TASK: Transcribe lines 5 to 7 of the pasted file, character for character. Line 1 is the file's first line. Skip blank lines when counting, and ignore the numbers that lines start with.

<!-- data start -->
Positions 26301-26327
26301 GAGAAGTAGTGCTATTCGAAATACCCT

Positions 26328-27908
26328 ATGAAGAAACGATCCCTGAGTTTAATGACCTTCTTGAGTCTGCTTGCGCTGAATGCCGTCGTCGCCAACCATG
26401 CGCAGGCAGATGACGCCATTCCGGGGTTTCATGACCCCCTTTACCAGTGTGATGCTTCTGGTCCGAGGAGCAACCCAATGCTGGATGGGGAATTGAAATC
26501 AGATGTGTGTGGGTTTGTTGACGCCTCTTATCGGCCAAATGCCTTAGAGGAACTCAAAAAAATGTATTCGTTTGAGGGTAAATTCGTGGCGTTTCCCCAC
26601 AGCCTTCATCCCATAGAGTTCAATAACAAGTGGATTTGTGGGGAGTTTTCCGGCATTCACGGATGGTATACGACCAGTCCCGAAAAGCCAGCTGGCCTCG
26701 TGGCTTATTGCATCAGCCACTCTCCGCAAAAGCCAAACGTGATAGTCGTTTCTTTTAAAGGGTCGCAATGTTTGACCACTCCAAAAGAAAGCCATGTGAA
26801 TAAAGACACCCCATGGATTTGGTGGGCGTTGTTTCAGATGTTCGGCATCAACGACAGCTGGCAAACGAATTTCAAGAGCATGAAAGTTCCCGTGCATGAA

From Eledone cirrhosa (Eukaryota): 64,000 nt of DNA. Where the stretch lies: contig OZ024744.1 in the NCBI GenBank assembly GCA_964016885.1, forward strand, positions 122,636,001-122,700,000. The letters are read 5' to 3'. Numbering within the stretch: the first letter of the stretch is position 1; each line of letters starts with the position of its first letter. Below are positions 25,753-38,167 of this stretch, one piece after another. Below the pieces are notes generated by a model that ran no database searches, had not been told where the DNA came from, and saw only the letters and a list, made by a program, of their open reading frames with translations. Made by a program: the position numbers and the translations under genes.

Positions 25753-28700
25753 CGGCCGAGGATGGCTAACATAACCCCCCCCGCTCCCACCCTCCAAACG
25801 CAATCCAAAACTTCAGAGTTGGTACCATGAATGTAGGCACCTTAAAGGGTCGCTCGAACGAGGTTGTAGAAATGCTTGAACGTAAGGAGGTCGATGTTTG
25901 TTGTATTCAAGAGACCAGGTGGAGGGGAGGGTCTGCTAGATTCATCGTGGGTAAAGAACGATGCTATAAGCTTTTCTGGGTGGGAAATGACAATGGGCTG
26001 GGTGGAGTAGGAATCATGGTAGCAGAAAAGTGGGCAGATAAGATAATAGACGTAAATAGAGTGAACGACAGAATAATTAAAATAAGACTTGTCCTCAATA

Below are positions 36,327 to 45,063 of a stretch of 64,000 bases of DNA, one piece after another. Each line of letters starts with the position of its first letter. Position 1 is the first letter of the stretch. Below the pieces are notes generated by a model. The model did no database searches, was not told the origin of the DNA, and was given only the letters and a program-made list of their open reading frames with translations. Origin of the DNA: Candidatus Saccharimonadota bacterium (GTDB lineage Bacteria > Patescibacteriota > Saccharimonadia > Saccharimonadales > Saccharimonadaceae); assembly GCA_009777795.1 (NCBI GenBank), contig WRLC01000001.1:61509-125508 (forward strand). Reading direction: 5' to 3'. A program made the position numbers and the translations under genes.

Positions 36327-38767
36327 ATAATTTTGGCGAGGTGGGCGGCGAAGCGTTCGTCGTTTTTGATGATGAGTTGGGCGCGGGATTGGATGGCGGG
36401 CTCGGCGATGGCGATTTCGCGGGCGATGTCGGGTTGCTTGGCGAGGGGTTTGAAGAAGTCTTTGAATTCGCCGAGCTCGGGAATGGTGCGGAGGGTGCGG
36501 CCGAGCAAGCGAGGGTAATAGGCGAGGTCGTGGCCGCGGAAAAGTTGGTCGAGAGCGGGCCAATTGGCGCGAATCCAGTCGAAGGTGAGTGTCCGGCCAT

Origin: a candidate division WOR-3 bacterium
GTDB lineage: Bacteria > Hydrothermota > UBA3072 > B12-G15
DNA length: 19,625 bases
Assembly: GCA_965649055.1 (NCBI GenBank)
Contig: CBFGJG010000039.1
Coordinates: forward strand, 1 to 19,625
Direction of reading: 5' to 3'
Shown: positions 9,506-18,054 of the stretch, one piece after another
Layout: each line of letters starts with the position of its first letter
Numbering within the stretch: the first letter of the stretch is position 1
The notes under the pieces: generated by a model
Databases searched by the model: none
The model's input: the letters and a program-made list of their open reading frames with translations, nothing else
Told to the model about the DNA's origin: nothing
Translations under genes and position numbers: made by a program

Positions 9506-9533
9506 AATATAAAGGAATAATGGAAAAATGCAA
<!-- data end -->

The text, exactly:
26401 CGCAGGCAGATGACGCCATTCCGGGGTTTCATGACCCCCTTTACCAGTGTGATGCTTCTGGTCCGAGGAGCAACCCAATGCTGGATGGGGAATTGAAATC
26501 AGATGTGTGTGGGTTTGTTGACGCCTCTTATCGGCCAAATGCCTTAGAGGAACTCAAAAAAATGTATTCGTTTGAGGGTAAATTCGTGGCGTTTCCCCAC
26601 AGCCTTCATCCCATAGAGTTCAATAACAAGTGGATTTGTGGGGAGTTTTCCGGCATTCACGGATGGTATACGACCAGTCCCGAAAAGCCAGCTGGCCTCG